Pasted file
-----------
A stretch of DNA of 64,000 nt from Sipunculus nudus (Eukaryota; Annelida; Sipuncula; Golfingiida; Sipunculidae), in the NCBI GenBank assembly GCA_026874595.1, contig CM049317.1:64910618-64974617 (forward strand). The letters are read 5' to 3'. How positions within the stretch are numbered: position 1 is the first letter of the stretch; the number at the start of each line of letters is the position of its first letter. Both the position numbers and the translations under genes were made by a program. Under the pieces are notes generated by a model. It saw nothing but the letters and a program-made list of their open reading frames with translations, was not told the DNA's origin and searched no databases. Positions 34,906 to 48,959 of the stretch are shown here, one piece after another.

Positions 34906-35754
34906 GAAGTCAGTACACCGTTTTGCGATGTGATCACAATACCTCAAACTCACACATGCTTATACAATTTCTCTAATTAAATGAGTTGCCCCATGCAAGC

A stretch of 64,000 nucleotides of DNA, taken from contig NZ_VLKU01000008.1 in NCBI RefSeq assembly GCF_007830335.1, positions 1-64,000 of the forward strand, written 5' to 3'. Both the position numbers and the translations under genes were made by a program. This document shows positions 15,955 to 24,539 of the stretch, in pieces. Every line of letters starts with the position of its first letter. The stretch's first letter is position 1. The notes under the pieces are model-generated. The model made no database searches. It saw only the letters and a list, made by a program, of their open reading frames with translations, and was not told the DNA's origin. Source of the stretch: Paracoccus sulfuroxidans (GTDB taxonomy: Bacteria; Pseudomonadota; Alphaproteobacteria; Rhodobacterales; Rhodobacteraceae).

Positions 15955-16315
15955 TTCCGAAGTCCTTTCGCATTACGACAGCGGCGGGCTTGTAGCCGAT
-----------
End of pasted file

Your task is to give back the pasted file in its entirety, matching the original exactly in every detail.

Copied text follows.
A stretch of DNA of 64,000 nt from Sipunculus nudus (Eukaryota; Annelida; Sipuncula; Golfingiida; Sipunculidae), in the NCBI GenBank assembly GCA_026874595.1, contig CM049317.1:64910618-64974617 (forward strand). The letters are read 5' to 3'. How positions within the stretch are numbered: position 1 is the first letter of the stretch; the number at the start of each line of letters is the position of its first letter. Both the position numbers and the translations under genes were made by a program. Under the pieces are notes generated by a model. It saw nothing but the letters and a program-made list of their open reading frames with translations, was not told the DNA's origin and searched no databases. Positions 34,906 to 48,959 of the stretch are shown here, one piece after another.

Positions 34906-35754
34906 GAAGTCAGTACACCGTTTTGCGATGTGATCACAATACCTCAAACTCACACATGCTTATACAATTTCTCTAATTAAATGAGTTGCCCCATGCAAGC

A stretch of 64,000 nucleotides of DNA, taken from contig NZ_VLKU01000008.1 in NCBI RefSeq assembly GCF_007830335.1, positions 1-64,000 of the forward strand, written 5' to 3'. Both the position numbers and the translations under genes were made by a program. This document shows positions 15,955 to 24,539 of the stretch, in pieces. Every line of letters starts with the position of its first letter. The stretch's first letter is position 1. The notes under the pieces are model-generated. The model made no database searches. It saw only the letters and a list, made by a program, of their open reading frames with translations, and was not told the DNA's origin. Source of the stretch: Paracoccus sulfuroxidans (GTDB taxonomy: Bacteria; Pseudomonadota; Alphaproteobacteria; Rhodobacterales; Rhodobacteraceae).

Positions 15955-16315
15955 TTCCGAAGTCCTTTCGCATTACGACAGCGGCGGGCTTGTAGCCGAT